In rat hepatic C9 cells, angiotensin II (Ang II)-induced activation of angiotensin type 1 (AT(1)) receptors (AT(1)-Rs) stimulates extracellular signal-regulated kinase (ERK) 1/2 phosphorylation via transactivation of the endogenous epidermal growth factor (EGF) receptor (EGF-R) by a protein kinase C (PKC) delta/Src/ Pyk2-dependent pathway. This leads to phosphorylation of the EGF-R as well as its subsequent internalization. On the other hand, EGF-induced activation of the EGF-R in C9 cells was found to cause phosphorylation of the AT(1)-R. This was prevented by selective inhibition of the intrinsic tyrosine kinase activity of the EGF-R by AG1478 [4-(3'-chloroanilino)-6,7-dimethoxyquinazoline] and was reduced by inhibition of PKC and phosphoinositide 3-kinase. EGF-induced AT(1)-R phosphorylation was associated with a decrease in membrane- associated AT(1)-Rs and a reduced inositol phosphate response to Ang II. Agonist activation of endogenous AT(1)-Rs and EGF-Rs induced the formation of a multireceptor complex containing both the AT(1)-R and the transactivated EGF-R. The dependence of these responses on caveolin was indicated by the finding that cholesterol depletion of C9 cells abolished Ang II-induced inositol phosphate production, activation of Akt/PKB and ERK1/2, and AT(1)-R internalization. Confocal microscopy demonstrated that caveolin-1 was endogenously phosphorylated and was distributed on the plasma membrane in patches that undergo redistribution during Ang II stimulation. Agonist-induced phosphorylation and association of caveolin 1 with the AT(1)-R was observed, consistent with a scaffolding role of caveolin during transactivation of the EGF-R by Ang II. The EGF-induced AT(1)-R/caveolin association was abolished by AG1478, suggesting that activation of the EGF-R promotes the association of caveolin and the AT(1)-R.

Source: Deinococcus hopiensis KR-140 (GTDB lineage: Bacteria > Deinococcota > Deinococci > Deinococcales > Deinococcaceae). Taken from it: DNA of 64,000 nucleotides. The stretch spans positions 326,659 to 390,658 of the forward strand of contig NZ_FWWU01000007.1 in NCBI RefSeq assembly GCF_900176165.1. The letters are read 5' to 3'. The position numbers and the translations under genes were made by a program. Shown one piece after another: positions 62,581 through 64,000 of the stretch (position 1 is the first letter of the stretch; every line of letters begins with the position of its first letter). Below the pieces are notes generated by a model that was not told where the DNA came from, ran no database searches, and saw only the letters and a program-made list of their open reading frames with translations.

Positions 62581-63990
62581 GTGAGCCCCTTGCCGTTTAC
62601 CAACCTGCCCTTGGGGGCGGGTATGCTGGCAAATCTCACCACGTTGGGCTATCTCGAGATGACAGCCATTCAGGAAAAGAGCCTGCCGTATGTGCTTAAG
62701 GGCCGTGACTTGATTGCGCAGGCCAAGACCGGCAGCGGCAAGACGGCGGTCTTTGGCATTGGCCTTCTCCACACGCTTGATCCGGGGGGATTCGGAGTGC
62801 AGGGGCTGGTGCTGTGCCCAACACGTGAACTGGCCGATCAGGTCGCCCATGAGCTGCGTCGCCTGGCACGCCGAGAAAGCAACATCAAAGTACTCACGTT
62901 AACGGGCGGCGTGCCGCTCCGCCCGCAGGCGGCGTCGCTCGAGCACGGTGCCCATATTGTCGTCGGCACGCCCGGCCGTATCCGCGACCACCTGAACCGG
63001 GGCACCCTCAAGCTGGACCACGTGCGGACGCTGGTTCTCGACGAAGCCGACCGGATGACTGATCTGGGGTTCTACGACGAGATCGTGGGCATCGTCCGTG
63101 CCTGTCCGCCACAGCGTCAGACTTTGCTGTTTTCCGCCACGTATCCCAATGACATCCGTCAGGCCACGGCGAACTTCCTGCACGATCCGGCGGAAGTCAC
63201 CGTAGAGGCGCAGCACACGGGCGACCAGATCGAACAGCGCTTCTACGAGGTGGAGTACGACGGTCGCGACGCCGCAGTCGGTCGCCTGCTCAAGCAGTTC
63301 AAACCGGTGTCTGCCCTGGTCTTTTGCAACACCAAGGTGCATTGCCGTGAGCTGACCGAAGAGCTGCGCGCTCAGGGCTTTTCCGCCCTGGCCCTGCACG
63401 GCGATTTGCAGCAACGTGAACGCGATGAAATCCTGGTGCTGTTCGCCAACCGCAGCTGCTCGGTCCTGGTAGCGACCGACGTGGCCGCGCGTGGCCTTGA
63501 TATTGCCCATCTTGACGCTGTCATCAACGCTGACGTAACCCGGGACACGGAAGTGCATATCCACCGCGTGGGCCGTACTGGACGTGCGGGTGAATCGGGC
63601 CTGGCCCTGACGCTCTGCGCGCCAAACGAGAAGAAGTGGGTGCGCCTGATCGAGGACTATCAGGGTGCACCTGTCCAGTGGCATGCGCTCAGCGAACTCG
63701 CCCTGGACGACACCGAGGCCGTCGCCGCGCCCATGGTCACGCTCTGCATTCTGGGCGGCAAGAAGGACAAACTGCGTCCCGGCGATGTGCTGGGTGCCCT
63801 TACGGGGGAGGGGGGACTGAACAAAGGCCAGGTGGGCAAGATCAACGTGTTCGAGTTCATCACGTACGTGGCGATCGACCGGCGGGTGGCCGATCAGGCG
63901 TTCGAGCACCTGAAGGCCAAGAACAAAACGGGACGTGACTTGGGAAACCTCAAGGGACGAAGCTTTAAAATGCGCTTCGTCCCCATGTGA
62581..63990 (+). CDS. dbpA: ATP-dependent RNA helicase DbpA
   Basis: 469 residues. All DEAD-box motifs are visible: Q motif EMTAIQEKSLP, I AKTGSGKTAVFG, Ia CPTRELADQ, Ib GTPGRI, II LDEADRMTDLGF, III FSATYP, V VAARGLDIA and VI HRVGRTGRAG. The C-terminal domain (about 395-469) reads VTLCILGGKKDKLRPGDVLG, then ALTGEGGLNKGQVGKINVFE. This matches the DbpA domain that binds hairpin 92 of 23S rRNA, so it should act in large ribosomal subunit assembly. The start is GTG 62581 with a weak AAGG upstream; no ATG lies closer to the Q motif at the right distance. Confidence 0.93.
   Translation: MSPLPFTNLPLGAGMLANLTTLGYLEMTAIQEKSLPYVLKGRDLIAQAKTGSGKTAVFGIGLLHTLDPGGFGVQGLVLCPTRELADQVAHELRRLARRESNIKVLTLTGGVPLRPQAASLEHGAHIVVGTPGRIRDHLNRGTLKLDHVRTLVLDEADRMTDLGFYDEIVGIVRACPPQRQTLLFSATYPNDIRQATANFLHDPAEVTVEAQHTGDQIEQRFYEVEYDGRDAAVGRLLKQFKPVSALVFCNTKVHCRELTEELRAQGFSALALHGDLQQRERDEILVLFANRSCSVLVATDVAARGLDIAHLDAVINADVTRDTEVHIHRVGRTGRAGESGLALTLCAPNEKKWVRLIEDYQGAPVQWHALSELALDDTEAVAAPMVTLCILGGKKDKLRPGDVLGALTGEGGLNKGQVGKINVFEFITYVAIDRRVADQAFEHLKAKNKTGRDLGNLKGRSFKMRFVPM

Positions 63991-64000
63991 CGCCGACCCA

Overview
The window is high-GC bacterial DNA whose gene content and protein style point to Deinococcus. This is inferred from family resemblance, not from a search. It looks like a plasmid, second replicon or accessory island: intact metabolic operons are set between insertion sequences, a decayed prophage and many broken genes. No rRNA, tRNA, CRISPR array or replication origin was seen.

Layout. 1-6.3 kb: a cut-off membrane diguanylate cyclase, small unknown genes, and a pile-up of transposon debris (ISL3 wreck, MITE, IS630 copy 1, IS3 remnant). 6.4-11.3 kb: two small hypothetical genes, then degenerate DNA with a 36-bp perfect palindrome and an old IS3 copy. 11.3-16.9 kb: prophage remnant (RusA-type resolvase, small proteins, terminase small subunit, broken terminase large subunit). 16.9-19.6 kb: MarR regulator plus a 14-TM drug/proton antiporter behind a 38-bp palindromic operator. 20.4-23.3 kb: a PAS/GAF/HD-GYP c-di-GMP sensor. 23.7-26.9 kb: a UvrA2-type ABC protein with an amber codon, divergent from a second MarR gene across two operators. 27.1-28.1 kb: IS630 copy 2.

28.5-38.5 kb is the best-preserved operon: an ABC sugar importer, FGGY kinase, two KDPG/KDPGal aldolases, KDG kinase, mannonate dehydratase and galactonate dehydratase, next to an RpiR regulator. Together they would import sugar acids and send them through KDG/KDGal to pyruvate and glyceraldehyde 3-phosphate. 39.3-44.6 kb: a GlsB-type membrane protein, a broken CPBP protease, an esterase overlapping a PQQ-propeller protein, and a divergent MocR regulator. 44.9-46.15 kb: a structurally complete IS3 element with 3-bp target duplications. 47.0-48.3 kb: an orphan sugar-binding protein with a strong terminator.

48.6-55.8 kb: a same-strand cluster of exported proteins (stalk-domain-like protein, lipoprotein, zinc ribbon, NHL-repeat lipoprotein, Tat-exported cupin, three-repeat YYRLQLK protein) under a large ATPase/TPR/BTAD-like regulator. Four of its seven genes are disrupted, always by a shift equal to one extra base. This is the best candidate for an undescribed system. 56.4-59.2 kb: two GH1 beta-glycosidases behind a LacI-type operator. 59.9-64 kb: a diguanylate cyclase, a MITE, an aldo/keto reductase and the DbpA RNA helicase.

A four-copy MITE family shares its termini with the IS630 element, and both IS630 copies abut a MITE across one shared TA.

Última actualización: 13/12/2017